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Blown Fiber and Jetted Fiber DAS Installations

Apr 13, 2016

Blown Fiber and Jetted Fiber DAS Installations

Blown Fiber and Jetted Fiber are two new terms we're hearing in wireless networking industry regarding DAS installations. These terms are used to describe the use of compressed air when placing microfiber cable. Both these terms suggest that the microfiber is being pushed or propelled by air through a microduct; However, "air lubrication" would possibly be a more appropriate phrase. Jetted Fibers and Blown Fibers in distributed antenna systems (DAS) help push fiber deeper into the network to increase bandwidth and keep construction costs down to allow for future expansion.

Air is used as a means of reducing friction between the inner wall of the microduct and the microfiber cable jacket. Like when the air is off a puck on an air hockey table, the puck has difficulty overcoming the friction between its surface and the hockey table's surface. Static Friction and Dynamic Friction are the two types of friction the microfiber (or puck) must overcome in order to move forward efficiently.

  • Static Friction:

    When an object is not in motion, static friction is the existing force between the contact surfaces. Static friction tells us how much force is required to start moving that object.

  • Dynamic Friction:

    When an object is in motion, dynamic friction is the existing force between the contact surfaces. Dynamic friction tells us how much applied force is required to maintain movement of that object.

The friction is greater when the object is heavier, which means that when the microduct contains more microfiber it must overcome more friction. This friction-issue between the two surfaces can be lessened by lubricants, such as air. Using a lubricant means that friction resistance is not dependent on surface materials but is almost entirely independent on the force between both surfaces. Friction and temperature are still related, and the viscosity of the lubricant is affected by the temperature with lubrication.

Air pressure, pounds or bars per-square-inch (PSI), is more important than air volume, which is generally referred to in CFM (cubic feet per minute). The maximum and ideal pressure to be used is 15 bars (217 PSI) at 35 CFM; while the minimum pressure is 10 bars (145 PSI) at 180 CFM.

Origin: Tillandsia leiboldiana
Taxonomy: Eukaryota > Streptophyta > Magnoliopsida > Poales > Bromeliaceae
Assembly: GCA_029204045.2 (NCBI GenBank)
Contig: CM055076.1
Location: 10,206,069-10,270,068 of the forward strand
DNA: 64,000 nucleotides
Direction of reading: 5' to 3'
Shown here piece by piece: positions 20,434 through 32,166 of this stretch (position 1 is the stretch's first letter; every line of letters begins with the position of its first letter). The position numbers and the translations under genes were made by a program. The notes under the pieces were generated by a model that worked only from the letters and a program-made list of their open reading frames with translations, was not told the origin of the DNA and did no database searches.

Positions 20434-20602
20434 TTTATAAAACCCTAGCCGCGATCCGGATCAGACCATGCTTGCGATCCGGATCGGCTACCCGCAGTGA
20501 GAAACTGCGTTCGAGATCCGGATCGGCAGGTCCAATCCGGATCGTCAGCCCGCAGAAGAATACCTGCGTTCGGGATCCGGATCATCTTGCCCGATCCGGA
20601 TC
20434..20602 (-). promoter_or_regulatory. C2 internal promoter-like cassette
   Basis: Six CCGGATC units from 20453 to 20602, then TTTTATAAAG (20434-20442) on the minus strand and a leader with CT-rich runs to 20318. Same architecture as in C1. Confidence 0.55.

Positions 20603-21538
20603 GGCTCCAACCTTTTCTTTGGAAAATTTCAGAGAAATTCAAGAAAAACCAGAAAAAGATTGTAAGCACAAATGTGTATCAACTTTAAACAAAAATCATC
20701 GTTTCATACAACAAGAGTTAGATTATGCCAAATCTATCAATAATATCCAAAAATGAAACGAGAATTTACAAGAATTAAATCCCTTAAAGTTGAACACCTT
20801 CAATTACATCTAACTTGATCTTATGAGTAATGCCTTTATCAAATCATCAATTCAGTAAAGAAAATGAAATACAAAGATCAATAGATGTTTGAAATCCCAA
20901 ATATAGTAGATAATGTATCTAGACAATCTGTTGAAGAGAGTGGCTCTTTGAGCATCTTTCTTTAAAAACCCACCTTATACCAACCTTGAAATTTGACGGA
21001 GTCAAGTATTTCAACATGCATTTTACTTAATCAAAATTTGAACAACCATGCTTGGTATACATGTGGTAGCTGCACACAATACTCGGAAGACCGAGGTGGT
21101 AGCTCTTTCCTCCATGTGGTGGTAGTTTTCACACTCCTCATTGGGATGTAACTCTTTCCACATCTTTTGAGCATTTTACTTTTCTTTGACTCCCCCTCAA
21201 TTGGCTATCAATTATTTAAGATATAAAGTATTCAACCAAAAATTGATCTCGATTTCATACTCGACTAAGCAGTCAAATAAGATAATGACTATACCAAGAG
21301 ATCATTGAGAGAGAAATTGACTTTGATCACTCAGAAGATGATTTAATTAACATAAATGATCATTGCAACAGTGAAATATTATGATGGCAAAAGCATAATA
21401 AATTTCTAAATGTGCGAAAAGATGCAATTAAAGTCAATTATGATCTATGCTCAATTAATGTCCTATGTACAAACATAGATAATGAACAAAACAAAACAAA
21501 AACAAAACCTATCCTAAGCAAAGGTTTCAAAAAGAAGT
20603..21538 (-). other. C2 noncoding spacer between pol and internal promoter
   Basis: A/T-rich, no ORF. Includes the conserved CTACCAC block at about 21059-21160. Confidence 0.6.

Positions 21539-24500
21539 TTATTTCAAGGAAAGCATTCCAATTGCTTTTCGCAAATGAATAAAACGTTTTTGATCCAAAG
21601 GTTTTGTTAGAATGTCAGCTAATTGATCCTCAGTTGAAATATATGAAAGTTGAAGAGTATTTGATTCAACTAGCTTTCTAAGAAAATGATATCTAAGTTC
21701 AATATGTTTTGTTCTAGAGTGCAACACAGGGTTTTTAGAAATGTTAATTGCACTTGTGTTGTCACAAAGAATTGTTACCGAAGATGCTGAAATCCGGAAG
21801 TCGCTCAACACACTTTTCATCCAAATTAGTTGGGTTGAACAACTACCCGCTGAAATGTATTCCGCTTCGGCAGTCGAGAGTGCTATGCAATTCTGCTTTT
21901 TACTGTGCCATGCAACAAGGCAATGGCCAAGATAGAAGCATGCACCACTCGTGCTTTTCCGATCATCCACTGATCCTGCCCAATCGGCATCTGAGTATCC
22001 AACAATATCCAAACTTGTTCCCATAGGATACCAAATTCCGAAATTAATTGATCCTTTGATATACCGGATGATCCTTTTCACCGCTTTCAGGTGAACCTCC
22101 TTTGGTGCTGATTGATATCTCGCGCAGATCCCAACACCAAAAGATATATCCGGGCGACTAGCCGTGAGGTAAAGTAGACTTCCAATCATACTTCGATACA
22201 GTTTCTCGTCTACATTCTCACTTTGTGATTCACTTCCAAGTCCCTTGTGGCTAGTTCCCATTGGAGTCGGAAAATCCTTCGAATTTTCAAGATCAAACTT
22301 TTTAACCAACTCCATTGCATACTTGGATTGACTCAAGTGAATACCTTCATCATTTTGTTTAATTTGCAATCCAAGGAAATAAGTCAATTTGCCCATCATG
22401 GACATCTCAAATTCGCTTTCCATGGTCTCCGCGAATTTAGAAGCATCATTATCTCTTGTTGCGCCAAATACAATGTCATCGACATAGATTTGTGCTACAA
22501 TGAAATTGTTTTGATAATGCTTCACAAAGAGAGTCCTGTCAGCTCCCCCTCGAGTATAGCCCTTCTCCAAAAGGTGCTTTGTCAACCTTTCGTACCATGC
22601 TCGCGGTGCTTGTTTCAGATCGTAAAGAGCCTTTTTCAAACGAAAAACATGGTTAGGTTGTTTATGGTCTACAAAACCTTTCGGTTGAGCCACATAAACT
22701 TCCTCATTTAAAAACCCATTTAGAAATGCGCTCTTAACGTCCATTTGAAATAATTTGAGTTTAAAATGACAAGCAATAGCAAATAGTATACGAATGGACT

There's less likelihood the surface of the microfiber will come into contact with the surface of the microduct when the air pressure is greater. Therefore, the air acts as a lubricant by raising the microfiber away from the microduct's wall. This allows operators to easily push fiber deeper into the network; which means that the fiber goes where it is needed to increase bandwidth to subscribers, and it also keeps construction costs down by allowing for future expansion.

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3 comments

  • Excellent explanation of air blown fiber optic cables. I’ve heard how microfibers are used during air blown fiber installation on DAS systems. It reminds me of a plant’s roots stretching out to receive nutrients which in this case, are receiving cell phone signals and boosting them so you have the same signal throughout an area. Perhaps a neural network is a better analogy. Either way, air blown fiber installation looks like an ideal way to boost your DAS. How does air blown fiber work? This explains everything.

    Terry Leslie on
  • I’ve been researching DAS systems for a school paper and I understand they rely on microfiber cables to make sure your wireless network is strong and people can get strong cell phone signals without dropped calls (along with good reception). I had not heard about blown fiber or jetted air, but it sounds like it’s yet another way for DAS to optimize your wireless network.

    Robbie Wilson on
  • What a fascinating concept. It sounds like no detail is overlooked when it comes to DAS installation and make sure everything works well to ensure clear calls, no dropped calls, etc. in your facility. I liked the air hockey table analogy because it helped me understand this perfectly. On a side note, does anyone know the percentage of cell phone boosters compared to DAS?

    Eric McSweeny on

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